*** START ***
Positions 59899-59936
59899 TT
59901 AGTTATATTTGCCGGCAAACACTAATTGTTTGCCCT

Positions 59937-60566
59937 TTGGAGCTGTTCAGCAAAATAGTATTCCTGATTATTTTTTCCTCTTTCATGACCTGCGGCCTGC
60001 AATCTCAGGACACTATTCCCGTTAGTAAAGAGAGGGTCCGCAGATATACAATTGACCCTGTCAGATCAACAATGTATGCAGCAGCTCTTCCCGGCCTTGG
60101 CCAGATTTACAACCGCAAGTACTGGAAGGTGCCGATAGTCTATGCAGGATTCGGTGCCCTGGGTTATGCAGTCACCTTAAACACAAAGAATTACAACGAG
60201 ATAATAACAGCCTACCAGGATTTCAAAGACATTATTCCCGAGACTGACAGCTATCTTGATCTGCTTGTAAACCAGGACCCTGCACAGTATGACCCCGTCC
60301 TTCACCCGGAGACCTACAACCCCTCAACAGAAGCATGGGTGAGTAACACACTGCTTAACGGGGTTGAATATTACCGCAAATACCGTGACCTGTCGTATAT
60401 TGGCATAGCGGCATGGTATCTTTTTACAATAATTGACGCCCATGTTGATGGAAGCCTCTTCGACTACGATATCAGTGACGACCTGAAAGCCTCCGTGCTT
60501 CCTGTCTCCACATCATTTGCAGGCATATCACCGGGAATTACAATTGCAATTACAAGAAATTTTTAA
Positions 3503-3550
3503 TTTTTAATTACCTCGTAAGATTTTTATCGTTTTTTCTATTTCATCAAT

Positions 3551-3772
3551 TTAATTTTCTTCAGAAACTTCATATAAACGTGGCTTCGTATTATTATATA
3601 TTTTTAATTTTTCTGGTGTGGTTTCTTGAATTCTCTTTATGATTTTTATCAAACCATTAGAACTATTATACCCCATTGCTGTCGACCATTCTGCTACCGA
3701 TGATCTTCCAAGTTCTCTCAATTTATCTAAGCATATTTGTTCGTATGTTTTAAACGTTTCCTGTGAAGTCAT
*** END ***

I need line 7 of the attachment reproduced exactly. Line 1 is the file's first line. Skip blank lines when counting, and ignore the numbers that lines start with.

60101 CCAGATTTACAACCGCAAGTACTGGAAGGTGCCGATAGTCTATGCAGGATTCGGTGCCCTGGGTTATGCAGTCACCTTAAACACAAAGAATTACAACGAG